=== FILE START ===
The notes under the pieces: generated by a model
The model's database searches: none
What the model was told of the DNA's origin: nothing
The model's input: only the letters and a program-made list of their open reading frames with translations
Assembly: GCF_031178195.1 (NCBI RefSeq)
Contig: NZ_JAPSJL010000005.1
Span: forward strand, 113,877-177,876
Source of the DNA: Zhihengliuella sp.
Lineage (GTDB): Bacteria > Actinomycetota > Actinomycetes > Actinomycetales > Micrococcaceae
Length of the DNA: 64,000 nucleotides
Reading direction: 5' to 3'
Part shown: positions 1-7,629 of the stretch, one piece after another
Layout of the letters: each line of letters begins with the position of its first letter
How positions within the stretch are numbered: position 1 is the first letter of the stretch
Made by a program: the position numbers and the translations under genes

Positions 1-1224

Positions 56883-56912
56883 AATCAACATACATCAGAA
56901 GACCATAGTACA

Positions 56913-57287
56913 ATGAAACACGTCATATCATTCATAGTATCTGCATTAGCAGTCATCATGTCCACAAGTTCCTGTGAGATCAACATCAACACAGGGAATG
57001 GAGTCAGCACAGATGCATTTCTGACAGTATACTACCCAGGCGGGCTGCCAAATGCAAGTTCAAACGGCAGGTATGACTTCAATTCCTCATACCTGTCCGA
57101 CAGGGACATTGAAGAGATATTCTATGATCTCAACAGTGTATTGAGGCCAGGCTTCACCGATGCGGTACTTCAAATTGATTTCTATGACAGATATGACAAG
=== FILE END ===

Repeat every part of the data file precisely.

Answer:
The notes under the pieces: generated by a model
The model's database searches: none
What the model was told of the DNA's origin: nothing
The model's input: only the letters and a program-made list of their open reading frames with translations
Assembly: GCF_031178195.1 (NCBI RefSeq)
Contig: NZ_JAPSJL010000005.1
Span: forward strand, 113,877-177,876
Source of the DNA: Zhihengliuella sp.
Lineage (GTDB): Bacteria > Actinomycetota > Actinomycetes > Actinomycetales > Micrococcaceae
Length of the DNA: 64,000 nucleotides
Reading direction: 5' to 3'
Part shown: positions 1-7,629 of the stretch, one piece after another
Layout of the letters: each line of letters begins with the position of its first letter
How positions within the stretch are numbered: position 1 is the first letter of the stretch
Made by a program: the position numbers and the translations under genes

Positions 1-1224

Positions 56883-56912
56883 AATCAACATACATCAGAA
56901 GACCATAGTACA

Positions 56913-57287
56913 ATGAAACACGTCATATCATTCATAGTATCTGCATTAGCAGTCATCATGTCCACAAGTTCCTGTGAGATCAACATCAACACAGGGAATG
57001 GAGTCAGCACAGATGCATTTCTGACAGTATACTACCCAGGCGGGCTGCCAAATGCAAGTTCAAACGGCAGGTATGACTTCAATTCCTCATACCTGTCCGA
57101 CAGGGACATTGAAGAGATATTCTATGATCTCAACAGTGTATTGAGGCCAGGCTTCACCGATGCGGTACTTCAAATTGATTTCTATGACAGATATGACAAG